If you feel a news story does not measure up to expected journalistic standards, bring it to the Journalism Dry Cleaner. Through our collective wisdom, we will strip it of all offensive dirt.




Wednesday, 16 December 2009


Ever tried looking for the latest Kenyan media trends, newspaper circulation figures, TV and radio ratings, or even education levels of journalists? It is quite frustrating.

This is very crucial information to anyone planning to venture into the Kenyan media scene either as an investor, advertiser, journalist, researcher or media scholar.

But sadly, it looks like it's not a priority worthy of regular surveys. How else can one explain the fact that  Internet searches only seem to yields outdated findings that even go back to the seventies?

I marvelled at the way some of my classmates incorporated month-old data in their presentations of the state of the media in their countries. The lack of a rich source of current information clearly came out in my presentation of the Kenyan media situation.

Granted, students from developed countries have a huge advantage in such situations. The media there is almost constantly being studies and surveys are regularly undertaken and published for posterity.

Kenyan media competitive

But that is not to say Kenya lags terribly behind when it comes to media standards. Journalists from this country have made winning international accolades a habitual preoccupation. Media houses have also made big technological strides in news gathering, packaging and delivery.

So why are public and private research firms not keen on undertaking studies that would act as a barometer of the media status and accord comparative assessments with other countries?

After all, the likes of Synovate (Steadman), Infotrack, Strategic Public Relations and Consumer Insight regularly do polls on the country's political scene. And why can't their quarterly findings on TV and radio monitoring be made publicly accessible?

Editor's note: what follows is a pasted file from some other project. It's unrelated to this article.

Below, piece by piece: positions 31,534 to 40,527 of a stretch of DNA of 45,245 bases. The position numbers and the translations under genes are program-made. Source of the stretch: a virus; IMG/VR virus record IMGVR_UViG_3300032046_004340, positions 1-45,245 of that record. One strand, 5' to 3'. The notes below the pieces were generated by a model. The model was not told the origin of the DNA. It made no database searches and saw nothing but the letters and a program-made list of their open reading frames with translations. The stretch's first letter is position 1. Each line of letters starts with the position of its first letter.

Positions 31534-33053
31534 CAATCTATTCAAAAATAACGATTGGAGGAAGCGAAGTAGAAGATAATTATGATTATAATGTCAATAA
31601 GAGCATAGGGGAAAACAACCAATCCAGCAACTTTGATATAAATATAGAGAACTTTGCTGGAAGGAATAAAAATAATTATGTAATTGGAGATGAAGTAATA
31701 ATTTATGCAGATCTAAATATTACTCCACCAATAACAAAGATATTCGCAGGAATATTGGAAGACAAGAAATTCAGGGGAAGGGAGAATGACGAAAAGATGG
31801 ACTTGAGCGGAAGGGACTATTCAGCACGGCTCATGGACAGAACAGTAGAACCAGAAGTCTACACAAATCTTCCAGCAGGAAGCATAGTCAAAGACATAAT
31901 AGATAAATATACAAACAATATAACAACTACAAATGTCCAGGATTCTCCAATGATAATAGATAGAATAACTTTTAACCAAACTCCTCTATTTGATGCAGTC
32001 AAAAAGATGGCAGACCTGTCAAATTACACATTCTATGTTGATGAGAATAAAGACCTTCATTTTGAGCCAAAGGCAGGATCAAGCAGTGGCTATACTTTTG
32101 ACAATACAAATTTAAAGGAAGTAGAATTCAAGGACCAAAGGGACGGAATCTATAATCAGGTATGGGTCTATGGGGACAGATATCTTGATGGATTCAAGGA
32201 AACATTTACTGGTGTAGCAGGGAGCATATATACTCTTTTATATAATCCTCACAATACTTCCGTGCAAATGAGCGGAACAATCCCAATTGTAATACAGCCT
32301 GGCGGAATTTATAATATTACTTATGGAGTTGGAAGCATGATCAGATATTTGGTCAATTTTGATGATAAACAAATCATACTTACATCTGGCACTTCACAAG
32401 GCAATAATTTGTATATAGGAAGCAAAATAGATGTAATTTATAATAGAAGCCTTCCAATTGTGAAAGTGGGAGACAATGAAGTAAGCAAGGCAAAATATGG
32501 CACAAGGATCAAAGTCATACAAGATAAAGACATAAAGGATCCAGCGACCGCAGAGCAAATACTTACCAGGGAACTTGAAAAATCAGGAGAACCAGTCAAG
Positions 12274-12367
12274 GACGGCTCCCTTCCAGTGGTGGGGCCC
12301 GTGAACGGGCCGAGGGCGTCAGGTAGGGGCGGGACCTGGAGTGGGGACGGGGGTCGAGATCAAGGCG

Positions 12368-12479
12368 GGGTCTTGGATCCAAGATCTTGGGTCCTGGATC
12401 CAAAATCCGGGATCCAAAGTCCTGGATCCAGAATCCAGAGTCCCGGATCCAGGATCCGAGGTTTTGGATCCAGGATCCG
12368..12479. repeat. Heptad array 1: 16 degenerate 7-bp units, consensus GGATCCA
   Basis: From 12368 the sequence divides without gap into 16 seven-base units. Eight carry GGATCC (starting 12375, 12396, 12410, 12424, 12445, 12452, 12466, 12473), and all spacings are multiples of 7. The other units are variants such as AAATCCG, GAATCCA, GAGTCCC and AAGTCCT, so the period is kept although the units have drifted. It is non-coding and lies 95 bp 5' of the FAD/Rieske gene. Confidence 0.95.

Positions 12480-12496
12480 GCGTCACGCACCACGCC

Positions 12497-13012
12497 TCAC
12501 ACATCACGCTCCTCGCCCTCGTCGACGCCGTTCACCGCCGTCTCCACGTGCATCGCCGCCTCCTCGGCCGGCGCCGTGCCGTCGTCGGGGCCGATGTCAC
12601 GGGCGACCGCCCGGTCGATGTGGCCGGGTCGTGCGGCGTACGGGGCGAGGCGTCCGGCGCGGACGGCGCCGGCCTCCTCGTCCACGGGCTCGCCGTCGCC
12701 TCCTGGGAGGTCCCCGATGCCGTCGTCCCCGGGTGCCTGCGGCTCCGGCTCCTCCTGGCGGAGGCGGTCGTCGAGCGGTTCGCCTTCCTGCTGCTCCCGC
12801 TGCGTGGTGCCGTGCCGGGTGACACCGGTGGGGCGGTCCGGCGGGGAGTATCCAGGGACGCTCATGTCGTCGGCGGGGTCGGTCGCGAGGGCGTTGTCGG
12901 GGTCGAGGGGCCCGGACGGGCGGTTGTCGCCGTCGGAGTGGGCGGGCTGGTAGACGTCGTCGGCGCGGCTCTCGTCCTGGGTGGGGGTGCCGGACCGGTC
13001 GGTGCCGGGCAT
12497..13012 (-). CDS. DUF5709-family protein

Kenyan media research commercialized

The almost obvious answer that comes to mind is that somebody has to pay for the research. And the one who pays, many a times, gets to dictate how and whether or not the findings get to be disseminated. It is also not unusual for a price tag to be attached to such data.

This perhaps explains why media houses only seem to extol the usefulness of search surveys, when the outcome ranks them favourably. But disturbingly, it also raises the possibility of research results being doctored or skewed in favour of the highest bidder.

It thus ceases to be surprising, when the findings of surveys undertaken at similar times, yield drastically different results. In any case, if a media house commissions an in-house survey and the findings turn out to be so damning, can the same establishment be expected to release that piece of information?

Kenyan media progressive

Such are the sideshows that generally speaking, deny the country an opportunity to interrogate itself, make amends, strengthen or discard unhelpful practises.

Research findings can be negative on the face of it but will always have an overriding capacity to open the eyes and mind to valuable lessons. Established trends can be disproved or reinforced.

The country is also denied an opportunity to share its knowledge, expertise and experiences with the rest of the world. And the Kenyan media for that matter, loses out on riding on a momentum derived from knowing it is on the right track and not far behind the trend-setters.

No comments: